Free Exercises?Steven G. Gey July/August 1997
In 1984 drug counselor Alfred Smith was fired for ingesting peyote in a religious ceremony for a Native American Church ritual. Though as early as 1964 the California Supreme Court noted the significance of peyote to that church's religious practices,1 the State of Oregon denied Mr. Smith unemployment compensation because "the state's interest in proscribing the use of dangerous drugs . . . justified denying the claim-ant unemployment benefits."2 The United States Supreme Court upheld that denial, arguing that states can enforce a general prohibition of conduct motivated even by religious convictions.3
Congress responded with the Religious Freedom Restoration Act, or RFRA,4 which reimposed the standard rejected in Smith. Under the pre-Smith (and new statutory) standard, government may substantially burden a person's exercise of religion only if the burden "is in furtherance of a compelling governmental interest" and "is the least restrictive means of furthering that interest."5 Though the constitutionality of RFRA itself is being challenged,6 the deeper - and more troubling - question persists: When should religiously-motivated conduct be exempted from laws that otherwise would prohibit that conduct? In other words, at what point can and should the free exercise of religion be stopped?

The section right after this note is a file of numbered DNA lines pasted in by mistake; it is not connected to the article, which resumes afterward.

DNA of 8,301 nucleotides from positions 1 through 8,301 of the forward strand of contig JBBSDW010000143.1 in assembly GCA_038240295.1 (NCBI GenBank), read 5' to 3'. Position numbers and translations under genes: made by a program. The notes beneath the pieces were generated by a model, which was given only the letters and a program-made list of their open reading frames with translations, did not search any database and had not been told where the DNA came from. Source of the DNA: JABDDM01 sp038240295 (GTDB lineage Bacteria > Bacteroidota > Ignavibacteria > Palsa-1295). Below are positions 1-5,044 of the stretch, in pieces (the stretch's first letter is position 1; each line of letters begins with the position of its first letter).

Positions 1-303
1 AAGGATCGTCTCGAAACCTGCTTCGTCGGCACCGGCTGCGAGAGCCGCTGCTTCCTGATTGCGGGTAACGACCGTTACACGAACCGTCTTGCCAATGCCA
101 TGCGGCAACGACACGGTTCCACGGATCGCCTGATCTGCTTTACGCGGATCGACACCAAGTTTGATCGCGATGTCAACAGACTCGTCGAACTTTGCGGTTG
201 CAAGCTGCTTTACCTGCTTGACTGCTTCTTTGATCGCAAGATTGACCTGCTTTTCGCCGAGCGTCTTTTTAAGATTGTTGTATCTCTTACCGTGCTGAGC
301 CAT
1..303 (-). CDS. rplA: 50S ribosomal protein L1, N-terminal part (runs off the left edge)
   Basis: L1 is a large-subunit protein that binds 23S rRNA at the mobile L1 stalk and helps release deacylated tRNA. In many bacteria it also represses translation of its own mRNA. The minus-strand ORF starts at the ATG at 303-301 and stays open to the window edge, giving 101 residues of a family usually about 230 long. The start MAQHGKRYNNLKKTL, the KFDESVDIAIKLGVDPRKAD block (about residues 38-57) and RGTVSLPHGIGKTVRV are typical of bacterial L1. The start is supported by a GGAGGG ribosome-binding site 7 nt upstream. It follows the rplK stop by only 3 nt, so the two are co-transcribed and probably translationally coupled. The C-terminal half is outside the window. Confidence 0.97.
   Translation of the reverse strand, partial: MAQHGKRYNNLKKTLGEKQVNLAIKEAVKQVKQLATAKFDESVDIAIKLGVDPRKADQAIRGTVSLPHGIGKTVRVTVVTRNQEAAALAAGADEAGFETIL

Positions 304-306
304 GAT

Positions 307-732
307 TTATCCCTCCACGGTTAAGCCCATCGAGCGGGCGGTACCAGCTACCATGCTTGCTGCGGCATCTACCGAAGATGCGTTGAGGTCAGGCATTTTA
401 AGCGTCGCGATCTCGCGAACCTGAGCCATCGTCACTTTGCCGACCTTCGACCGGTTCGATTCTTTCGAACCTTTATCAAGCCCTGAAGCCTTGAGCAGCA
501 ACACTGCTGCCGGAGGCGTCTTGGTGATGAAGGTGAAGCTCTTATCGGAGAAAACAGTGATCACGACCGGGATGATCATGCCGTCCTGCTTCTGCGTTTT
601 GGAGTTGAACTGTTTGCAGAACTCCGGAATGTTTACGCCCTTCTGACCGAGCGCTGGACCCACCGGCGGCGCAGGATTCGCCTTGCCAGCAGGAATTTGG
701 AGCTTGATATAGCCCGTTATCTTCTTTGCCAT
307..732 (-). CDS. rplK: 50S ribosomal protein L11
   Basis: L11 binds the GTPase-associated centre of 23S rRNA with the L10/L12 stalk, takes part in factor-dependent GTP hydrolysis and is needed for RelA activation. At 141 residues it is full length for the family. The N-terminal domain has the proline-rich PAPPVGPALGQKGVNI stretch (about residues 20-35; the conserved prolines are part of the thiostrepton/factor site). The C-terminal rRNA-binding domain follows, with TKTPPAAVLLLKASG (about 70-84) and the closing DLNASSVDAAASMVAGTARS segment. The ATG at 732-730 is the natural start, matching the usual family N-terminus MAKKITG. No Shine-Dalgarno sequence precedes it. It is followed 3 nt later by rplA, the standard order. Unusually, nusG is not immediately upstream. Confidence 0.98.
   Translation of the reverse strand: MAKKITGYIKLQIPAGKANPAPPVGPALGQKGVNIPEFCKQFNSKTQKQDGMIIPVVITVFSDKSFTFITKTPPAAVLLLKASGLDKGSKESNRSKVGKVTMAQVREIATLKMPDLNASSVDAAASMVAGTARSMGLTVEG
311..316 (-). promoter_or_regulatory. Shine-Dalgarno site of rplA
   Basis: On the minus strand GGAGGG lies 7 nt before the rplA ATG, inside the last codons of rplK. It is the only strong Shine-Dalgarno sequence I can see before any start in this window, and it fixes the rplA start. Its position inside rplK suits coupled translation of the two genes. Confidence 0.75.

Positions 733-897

The Supreme Court and the lower courts have grappled with this question in hundreds of opinions issued over more than a century. After all this time, and all these decisions, one thing remains clear: no matter how sacred the practice, and no matter what statutory or constitutional standard ultimately adopted by the courts, religious conduct can be subjected to government control. The hard part is deciding when and under what circumstances.